He dismissed "the question...[of] the number of bases planted along the entire perimeter" of Afghanistan.

"If that actually reduced the number of terrorists, that would probably be very good; but the fight against terrorism is not limited to building up a military force [in the region], although that's very important, too," Medvedev said. "I think [the fight against terrorism] should be comprehensive. Russia and our CSTO partners stand ready for this kind of work."

Fears Of U.S. Intelligence

Pavel Felgenhauer, a Moscow-based military analyst, tells RFE/RL's Kyrgyz Service that both Russian and Chinese military officials have been unhappy about the presence of U.S. troops in Kyrgyzstan since they moved into Manas following the September 11, 2001, terrorist attacks in the United States.

Felgenhauer says that's because the base could be used by the United States for intelligence-gathering in a region where both Russia and China test weapon systems.

"As it is clear that it was Moscow that insisted on it, this closure will cause a deterioration in Russian-U.S. relations," Felgenhauer says. "Everyone thought that with the coming of the new U.S. administration, Russian-U.S. relations might improve. But it's becoming obvious that no such improvement is likely to take place. Instead, there will be a further deterioration."

But others say Russia has its own concerns about Islamic militancy in Chechnya, the Caucasus, and Central Asia.

Tim Ripley, a defense analyst for "Jane's Defense Weekly," says that he does not see a new Kremlin policy emerging with regard to the United States, Central Asia, or the issue of logistical support for international forces in Afghanistan.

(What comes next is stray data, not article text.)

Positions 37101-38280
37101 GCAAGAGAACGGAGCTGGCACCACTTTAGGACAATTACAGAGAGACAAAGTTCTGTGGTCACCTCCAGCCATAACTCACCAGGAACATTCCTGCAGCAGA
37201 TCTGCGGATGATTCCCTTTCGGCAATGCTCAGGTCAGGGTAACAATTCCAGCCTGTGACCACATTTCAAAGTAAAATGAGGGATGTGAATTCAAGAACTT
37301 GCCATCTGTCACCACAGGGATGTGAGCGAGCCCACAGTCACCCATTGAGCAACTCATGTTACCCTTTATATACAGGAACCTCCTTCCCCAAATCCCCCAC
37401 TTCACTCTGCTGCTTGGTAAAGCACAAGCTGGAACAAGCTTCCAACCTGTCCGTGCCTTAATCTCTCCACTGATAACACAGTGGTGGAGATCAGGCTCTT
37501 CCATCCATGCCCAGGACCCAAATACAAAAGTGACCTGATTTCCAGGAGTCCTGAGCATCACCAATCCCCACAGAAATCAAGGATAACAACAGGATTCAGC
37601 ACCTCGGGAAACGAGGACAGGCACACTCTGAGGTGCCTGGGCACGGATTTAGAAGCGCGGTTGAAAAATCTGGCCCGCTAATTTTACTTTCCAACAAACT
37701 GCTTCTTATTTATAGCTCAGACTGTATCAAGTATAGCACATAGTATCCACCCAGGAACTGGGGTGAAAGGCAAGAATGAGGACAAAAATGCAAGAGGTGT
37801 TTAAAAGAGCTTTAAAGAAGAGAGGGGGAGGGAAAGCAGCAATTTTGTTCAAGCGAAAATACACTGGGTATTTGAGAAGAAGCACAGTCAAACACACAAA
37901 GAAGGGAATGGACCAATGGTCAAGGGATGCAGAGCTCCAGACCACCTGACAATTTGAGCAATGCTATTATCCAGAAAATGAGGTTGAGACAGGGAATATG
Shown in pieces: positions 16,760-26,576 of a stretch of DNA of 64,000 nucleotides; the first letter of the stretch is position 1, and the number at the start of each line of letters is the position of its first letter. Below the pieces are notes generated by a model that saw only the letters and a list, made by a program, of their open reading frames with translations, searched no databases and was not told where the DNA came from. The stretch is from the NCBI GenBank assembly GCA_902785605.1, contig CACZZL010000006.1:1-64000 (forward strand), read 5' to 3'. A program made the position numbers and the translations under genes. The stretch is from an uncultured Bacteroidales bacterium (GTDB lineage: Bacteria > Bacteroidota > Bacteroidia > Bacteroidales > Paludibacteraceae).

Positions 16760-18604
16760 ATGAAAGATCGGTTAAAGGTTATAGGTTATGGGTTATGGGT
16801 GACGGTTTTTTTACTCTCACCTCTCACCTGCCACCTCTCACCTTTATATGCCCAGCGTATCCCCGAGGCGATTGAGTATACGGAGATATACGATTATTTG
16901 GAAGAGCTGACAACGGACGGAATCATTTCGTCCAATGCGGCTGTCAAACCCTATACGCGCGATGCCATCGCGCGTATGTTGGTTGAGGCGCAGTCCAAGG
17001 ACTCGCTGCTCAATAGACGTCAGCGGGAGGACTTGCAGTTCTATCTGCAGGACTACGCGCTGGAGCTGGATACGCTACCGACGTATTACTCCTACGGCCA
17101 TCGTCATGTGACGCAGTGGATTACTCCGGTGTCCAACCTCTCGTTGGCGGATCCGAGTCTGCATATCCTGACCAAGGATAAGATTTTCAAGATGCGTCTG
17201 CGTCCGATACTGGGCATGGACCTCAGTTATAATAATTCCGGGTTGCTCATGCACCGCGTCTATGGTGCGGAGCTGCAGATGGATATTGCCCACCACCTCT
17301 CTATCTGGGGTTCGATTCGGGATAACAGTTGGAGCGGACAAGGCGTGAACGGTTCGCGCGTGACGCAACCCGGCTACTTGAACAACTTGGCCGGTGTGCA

"Certainly the Russians have been very helpful to the United States and [European] NATO nations, who have been talking about opening up train and land routes to Afghanistan through Central Asia and the Russian-European land mass," he notes.

The recent destruction of a bridge on a key NATO supply route through Pakistan highlighted one of the obstacles to international operations in Afghanistan.
Nevertheless, Ripley says the closure of Manas would be a major problem for the U.S. air supply bridge to Afghanistan, which now relies heavily on a northern route over Russia to transport supplies to the Bagram air base and military facilities in Kabul and Kandahar.

Ultimately, Ripley agrees, the issue comes down to the fact that Kyrgyzstan wants more money. In recent months, supply routes through Pakistan to Afghanistan have come under attack, making U.S. and allied forces increasingly reliant on air transport.

"The threat to the road route from Karachi has increased the importance of the air bridge. So that makes it more vulnerable," Ripley says. "And that makes it more likely that the [Kyrgyz] government might want to raise the price for the use of its facility, which suddenly has become more valuable."

Meanwhile, the political opposition in Kyrgyzstan says the closure of Manas would be a mistake.

Miroslav Niyazov, an opposition politician and former secretary of Kyrgyzstan's Security Council, said that if Bishkek forces the U.S. troops out, "it would bring about a huge negative impact and a lot of shortcomings for the security of Kyrgyzstan.... The air base is a factor for [Western] investment, because the existence of the air base means security for [foreign] investments."

Regardless of the domestic politics behind Bakiev's announcement, the threat to close Manas to U.S. troops has regional and global implications. With Kyrgyzstan's draft eviction legislation already submitted to parliament, leaders from Washington and Moscow to Beijing and Kabul surely will be watching Bishkek closely for further developments.

RFE/RL's Kyrgyz Service contributed to this report from Bishkek and Prague